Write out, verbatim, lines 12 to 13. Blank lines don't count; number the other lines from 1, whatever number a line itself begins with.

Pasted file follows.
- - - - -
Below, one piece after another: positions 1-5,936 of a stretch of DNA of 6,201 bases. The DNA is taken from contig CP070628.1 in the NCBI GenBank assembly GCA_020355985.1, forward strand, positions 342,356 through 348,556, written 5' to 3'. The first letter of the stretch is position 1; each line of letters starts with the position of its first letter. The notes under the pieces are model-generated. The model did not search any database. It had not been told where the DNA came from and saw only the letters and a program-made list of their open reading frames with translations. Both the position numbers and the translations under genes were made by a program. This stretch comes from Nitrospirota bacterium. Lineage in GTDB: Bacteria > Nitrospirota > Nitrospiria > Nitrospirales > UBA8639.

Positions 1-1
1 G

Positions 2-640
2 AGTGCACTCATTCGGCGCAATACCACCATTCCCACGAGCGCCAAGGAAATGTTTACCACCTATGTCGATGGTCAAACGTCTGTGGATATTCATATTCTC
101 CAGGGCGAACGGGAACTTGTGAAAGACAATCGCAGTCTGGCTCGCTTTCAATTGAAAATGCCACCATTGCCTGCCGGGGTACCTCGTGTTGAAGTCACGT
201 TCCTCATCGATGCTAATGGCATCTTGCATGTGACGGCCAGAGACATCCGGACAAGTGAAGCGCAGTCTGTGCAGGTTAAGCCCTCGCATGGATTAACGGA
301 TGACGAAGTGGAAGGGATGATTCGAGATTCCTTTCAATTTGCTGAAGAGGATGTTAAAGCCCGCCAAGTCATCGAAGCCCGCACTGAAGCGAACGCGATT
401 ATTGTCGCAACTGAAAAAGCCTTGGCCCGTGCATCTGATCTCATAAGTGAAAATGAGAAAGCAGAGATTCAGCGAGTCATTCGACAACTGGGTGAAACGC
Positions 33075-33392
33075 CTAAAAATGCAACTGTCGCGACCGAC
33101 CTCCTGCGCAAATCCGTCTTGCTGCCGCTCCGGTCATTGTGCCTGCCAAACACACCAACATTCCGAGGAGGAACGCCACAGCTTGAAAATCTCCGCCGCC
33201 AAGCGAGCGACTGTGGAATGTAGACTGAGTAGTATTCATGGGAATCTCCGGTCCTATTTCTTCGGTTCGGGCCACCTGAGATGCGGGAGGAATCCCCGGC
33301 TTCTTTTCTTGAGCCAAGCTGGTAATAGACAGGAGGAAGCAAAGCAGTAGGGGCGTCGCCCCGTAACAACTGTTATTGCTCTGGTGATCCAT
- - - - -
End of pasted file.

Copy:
33101 CTCCTGCGCAAATCCGTCTTGCTGCCGCTCCGGTCATTGTGCCTGCCAAACACACCAACATTCCGAGGAGGAACGCCACAGCTTGAAAATCTCCGCCGCC
33201 AAGCGAGCGACTGTGGAATGTAGACTGAGTAGTATTCATGGGAATCTCCGGTCCTATTTCTTCGGTTCGGGCCACCTGAGATGCGGGAGGAATCCCCGGC